On Thursday, February 26, the Federal Communications Commission split along party lines, voting 3-to-2 in favor of net neutrality. The rules require Internet service providers like Comcast (NASDAQ:CMCSA), Time Warner Cable (UNKNOWN:TWC.DL), and Verizon (NYSE:VZ) to treat all legal data and websites equally.
The vote was strong pushback to ISPs and a win for consumers. What started as a small group quickly grew in influence and scale and forced FCC Chairman Tom Wheeler to adopt the more stringent Title II designation instead of the earlier Section 706 rulemaking. For many, this battle was a manifestation of the earlier "Hope and Change" President Obama built his campaign on.
But while you can't blame advocates for celebrating the decision, when it comes to the actual specifics of net neutrality, this vote substantively changes nothing.
Treat all websites equally? They already do that
As previously stated, the biggest issue in net neutrality is banning ISPs from putting in a fast lane or banishing websites that don't pay extra to a slow lane. Lost in the political rancor lies a rather inconvenient fact for both sides: ISPs don't do that. Comcast EVP David L. Cohen has stated that Comcast agrees with Mr. Obama's overarching goals of no blocking, no throttling, and no paid prioritization. Furthermore, Mr. Cohen stated Comcast has "no plans" to engage in these practices going forward.
For another example, Charter Communications CEO Tom Rutledge addressed net neutrality by stating, "I've been managing ISPs since when they began, literally was there at the beginning and I've never had anyone come to me and ask for a fast lane. So, we're worried about something that theoretically could happen but has never happened."
To be fair to net neutrality advocates, Mr. Rutledge and Mr. Cohen acknowledged that theoretically ISPs could throttle or slow data prior to the ruling, but it appears no ISPs engaged in the practice.
Note to ISPs: Get better spokespersons ... and stop insulting customers
To be fair to ISPs, there's an argument to be made for throttling or charging websites more for delivery. In November, Sandvine published a report that Netflix accounts for 35% of downstream traffic during peak evening hours. In the event there's a strain on the network -- especially if ISPs need to build out to accommodate traffic demands -- the concept of charging more for bandwidth hogs could find receptive ears ... but you have to make that argument.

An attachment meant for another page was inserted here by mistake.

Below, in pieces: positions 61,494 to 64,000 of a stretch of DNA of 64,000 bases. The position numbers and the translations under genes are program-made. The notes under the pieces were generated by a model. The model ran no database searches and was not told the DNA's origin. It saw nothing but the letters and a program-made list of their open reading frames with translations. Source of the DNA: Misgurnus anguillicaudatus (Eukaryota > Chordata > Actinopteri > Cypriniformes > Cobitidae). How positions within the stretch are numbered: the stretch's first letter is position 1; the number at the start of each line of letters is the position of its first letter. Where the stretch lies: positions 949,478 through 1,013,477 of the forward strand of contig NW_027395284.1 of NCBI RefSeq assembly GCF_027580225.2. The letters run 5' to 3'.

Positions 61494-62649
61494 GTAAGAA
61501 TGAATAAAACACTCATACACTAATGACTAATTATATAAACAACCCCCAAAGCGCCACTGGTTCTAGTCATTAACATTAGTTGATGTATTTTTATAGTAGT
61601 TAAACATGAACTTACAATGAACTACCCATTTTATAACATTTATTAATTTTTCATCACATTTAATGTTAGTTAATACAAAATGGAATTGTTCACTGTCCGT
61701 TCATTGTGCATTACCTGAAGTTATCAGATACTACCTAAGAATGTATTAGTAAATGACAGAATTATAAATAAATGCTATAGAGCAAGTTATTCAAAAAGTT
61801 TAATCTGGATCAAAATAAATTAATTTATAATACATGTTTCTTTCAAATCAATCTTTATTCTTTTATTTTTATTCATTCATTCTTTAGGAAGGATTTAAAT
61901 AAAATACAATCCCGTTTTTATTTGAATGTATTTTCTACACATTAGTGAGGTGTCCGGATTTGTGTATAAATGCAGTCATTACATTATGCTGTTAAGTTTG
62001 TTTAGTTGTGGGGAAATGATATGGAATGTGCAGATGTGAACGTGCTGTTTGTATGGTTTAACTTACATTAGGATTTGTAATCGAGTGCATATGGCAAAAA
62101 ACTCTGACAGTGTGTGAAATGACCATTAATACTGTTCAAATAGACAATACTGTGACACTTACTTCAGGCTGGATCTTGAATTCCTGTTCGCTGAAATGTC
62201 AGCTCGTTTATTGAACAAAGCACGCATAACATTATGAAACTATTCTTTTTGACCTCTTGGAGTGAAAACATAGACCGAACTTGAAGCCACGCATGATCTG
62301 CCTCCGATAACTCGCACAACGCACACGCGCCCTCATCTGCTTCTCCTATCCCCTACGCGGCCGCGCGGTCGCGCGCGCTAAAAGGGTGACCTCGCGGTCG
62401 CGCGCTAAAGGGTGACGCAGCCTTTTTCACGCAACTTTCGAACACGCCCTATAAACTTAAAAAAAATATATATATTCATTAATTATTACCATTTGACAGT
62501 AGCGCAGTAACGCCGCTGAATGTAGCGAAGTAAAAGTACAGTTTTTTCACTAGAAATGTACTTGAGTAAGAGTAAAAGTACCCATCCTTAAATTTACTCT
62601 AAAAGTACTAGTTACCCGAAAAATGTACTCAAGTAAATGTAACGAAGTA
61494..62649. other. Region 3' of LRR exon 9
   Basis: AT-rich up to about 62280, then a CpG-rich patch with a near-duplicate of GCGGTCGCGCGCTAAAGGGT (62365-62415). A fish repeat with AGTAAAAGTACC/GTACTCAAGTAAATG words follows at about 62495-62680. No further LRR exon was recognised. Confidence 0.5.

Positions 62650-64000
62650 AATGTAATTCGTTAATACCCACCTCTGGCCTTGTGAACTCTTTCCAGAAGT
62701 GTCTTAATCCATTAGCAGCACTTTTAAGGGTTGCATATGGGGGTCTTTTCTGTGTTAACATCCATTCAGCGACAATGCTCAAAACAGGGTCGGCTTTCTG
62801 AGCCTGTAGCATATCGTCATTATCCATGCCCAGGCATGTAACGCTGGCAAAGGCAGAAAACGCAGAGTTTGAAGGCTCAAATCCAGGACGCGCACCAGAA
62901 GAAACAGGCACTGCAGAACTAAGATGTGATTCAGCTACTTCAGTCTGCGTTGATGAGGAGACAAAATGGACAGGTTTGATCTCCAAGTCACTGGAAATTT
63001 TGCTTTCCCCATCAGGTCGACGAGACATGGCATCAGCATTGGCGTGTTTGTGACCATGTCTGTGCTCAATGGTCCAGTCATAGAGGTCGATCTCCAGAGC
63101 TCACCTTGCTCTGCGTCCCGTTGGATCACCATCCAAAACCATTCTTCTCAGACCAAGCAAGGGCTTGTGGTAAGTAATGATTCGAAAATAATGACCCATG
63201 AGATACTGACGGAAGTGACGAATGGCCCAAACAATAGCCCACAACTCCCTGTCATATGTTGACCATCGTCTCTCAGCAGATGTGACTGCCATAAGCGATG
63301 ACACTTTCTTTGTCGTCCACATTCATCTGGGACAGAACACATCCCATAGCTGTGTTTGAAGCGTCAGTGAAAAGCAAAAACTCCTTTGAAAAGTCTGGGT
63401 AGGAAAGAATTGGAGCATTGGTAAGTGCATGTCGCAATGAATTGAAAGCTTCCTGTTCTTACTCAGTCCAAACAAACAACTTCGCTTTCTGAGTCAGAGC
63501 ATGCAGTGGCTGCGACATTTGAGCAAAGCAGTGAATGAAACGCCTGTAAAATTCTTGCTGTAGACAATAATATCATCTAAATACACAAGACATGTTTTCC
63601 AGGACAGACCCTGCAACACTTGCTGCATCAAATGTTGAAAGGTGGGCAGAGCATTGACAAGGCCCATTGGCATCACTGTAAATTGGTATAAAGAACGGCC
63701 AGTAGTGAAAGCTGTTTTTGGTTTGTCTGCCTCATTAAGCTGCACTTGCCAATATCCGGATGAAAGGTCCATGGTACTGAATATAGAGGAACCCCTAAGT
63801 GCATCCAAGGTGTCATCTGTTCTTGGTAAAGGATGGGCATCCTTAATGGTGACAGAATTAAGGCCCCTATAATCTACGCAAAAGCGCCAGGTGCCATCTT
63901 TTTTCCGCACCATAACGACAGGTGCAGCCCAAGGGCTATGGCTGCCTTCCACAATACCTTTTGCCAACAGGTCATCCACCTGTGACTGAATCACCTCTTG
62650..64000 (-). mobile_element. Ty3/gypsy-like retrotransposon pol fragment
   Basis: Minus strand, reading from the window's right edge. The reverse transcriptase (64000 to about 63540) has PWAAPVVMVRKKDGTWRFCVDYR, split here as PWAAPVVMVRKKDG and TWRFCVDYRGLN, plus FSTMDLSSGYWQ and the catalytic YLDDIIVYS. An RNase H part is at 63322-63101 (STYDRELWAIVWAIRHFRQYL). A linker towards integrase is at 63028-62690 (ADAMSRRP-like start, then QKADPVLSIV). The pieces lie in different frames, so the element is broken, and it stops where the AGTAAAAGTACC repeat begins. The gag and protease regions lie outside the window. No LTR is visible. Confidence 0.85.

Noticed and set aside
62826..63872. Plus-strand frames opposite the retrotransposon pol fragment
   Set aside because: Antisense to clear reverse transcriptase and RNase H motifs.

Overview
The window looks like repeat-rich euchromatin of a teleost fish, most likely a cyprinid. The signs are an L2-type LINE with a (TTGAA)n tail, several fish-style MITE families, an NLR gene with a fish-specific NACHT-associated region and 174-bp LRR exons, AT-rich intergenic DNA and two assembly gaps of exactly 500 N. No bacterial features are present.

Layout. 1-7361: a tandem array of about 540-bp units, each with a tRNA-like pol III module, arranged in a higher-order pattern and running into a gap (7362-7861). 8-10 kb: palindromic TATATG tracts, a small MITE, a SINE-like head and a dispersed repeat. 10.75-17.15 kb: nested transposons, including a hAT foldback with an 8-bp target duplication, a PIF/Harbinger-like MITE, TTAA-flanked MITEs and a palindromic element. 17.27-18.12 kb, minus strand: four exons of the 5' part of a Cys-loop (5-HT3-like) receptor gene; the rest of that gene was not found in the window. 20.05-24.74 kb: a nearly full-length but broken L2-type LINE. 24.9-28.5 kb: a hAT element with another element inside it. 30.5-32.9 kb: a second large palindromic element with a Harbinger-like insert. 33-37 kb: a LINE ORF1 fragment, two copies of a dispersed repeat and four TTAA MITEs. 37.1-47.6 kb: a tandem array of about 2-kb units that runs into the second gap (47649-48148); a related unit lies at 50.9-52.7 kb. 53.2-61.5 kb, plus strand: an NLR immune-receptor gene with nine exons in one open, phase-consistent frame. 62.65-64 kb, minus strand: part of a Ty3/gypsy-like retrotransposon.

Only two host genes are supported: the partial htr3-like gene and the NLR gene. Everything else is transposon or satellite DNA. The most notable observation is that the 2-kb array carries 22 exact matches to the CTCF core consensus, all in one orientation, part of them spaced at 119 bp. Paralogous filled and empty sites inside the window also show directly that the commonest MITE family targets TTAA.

Instead, those arguing against net neutrality seemed motivated by a philosophical belief that any governmental regulation is negative. But that simply isn't true; just like they do with corporations, the media focuses on governmental failures while ignoring successes. However, most people know that and respect at least a baseline of regulation within the economy. In addition, calls against regulation generally fall upon deaf ears when the industry has a history of treating its customers poorly.
ISPs are finding that after years of not having to worry about how they treat customers, customer goodwill is important in a hyper-connected world. Things like changing your customers' names to vile curse words, putting a cancelling customer on hold for 3 hours or refusing to cancel the service altogether, and discussing a customer's dispute with his employer — causing that customer to lose his job — speak volumes in regards to your feelings about customers.
Some changes with a future focus
There were some changes in Mr. Wheeler's proposed net neutrality rules: Netflix's "paid peering" deals will now be included in the broader net neutrality discussion. Because the issue was between Netflix and the ISP -- and not between the ISP and end consumer -- the FCC didn't regulate this prior to the vote. Now, the FCC has the ability to rule if fees imposed for paid peering are "just and reasonable." Overall, this was a small change from prior precedent but the paid peering deals will continue.
To be fair to net neutrality advocates, this vote was about the future of the internet and not the past. Although nothing has substantively changed today, websites and advocates can rest assured that data will be treated equally going forward. And if you own stock in any of the named companies, relax; this decision is essentially a non-event as far as investors are concerned.